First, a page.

Comments: The Brass Funk is an apt title for this piece as that is exactly what it is: a brilliantly funky, brassy piece of music. It is written in a flamboyant manner and could easily be imagined turning up as background music in a nightclub scene from a British or European movie from the 1970s. Starting with a simple bass line and some percussion, they are joined by huge, overblown brass chords and over-the-top funky drums. The incessant rhythm guitar and punchy brass accents add to the piece?s relentless, extroverted groove
The Don Lusher Collection
Artist: Don Lusher
LP Title: The Don Lusher Collection
Label: EMI (One Up)
Track Title: Carnaby Chick ~CBiography: Don Lusher is a world-class trombonist and one of the most in demand and respected names on the session scene in Britain and abroad. He was born in Peterborough and began to play the trombone at the age of six, playing in his home town?s Salvation Army Band. After serving in the Army during the war he played in various Big Bands, including those of Geraldo, The Squadronaires and Jack Parnell. He then joined the Ted Heath band where he played lead trombone for nine years. Don has played for many of the worlds leading musical directors, and in the 1970s wrote library music for companies including Syd Dale?s Amphonic label. He was also chosen to front the Ted Heath Big Band when it reformed, some years after its leader?s death. He was awarded the BBC Jazz Society Musician of the Year prize in 1976. In 1980, he formed the Don Lusher Big Band, which has recorded several successful albums. During 1997 he became Professor of Trombone at the Royal Marines School of Music in Portsmouth. He currently plays lead trombone with Laurie Johnson?s London Big Band, as well as giving concerts with his own Big Band.
Comments: Carnaby Chick originally appeared on the 1971 Amphonic Big Band Sounds Of Today LP . Don also recorded it with The Harry Roche Constellation on their 1973 Sometimes LP. The version on The Don Lusher Collection is taken from his 1972 EMI LP Lusher, Lusher, Lusher . This version is funkier than the Amphonic recording featuring some lovely, fluent drumming from Alf Bigden and an agile, intricate bass line. Don initially plays the catchy melody and contributes a short, but typically excellent solo. The tempo is also faster than on the Amphonic and Harry Roche versions, creating a more buoyant feel aided by the colourful punctuations from the combination of brass and reed instruments.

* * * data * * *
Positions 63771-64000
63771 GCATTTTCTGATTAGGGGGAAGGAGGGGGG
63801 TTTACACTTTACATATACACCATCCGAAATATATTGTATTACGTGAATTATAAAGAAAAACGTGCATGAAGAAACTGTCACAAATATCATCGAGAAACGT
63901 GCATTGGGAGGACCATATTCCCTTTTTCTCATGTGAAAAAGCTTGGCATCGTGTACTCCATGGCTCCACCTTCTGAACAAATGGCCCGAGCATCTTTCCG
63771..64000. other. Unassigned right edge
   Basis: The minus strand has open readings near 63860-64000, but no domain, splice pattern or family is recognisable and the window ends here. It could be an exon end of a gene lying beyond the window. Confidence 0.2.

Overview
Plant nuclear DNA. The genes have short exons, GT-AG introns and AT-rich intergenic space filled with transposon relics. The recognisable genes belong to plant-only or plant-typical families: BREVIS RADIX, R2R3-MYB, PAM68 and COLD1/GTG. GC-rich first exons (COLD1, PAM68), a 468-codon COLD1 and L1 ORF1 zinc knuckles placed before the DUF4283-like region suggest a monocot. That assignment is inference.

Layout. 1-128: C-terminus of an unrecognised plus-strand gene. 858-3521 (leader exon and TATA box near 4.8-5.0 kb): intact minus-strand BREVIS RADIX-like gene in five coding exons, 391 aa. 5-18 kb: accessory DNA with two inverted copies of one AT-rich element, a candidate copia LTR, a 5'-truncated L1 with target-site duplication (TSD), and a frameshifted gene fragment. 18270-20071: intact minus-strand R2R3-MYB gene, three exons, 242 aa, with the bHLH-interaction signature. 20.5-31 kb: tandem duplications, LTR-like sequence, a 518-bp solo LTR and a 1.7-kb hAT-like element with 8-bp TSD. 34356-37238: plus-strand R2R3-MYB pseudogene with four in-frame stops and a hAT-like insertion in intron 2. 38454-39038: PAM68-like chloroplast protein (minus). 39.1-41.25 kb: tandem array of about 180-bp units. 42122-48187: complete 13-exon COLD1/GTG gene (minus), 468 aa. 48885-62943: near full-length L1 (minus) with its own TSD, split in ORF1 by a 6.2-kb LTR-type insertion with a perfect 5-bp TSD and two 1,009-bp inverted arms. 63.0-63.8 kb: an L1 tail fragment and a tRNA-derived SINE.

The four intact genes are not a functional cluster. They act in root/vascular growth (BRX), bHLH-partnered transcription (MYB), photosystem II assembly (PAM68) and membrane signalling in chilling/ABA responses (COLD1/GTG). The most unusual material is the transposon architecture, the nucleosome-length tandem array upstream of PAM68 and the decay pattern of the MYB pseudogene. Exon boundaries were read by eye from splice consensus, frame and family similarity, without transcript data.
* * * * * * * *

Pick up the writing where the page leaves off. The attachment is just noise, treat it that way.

Dick Doerschuck – metropolis
Artist: Dick Doerschuck
LP Title: Metropolis
Label: KPM Recorded Music Library
Track Title: Grand Central
Biography: Dick Doerschuck has a degree from The American Conservatory of Music in Chicago. He lived in London in the 1970s and during this time composed for the KPM and Amphonic music libraries. His compositions for Amphonic include Nevada Sunset and Moment Of Time . He also contributed several compositions to the Flamboyant Themes Vol.5, Happy Hearts and Metropolis KPM LPs. Where The Girls Are (which he composed for the ~QHappy Hearts LP) was used as an underscore in the 1977 British film ~QAre You Being Served? – a spin-off from the popular TV series. His arrangements and music were also used in TV shows such as The Two Ronnies and Opportunity Knocks.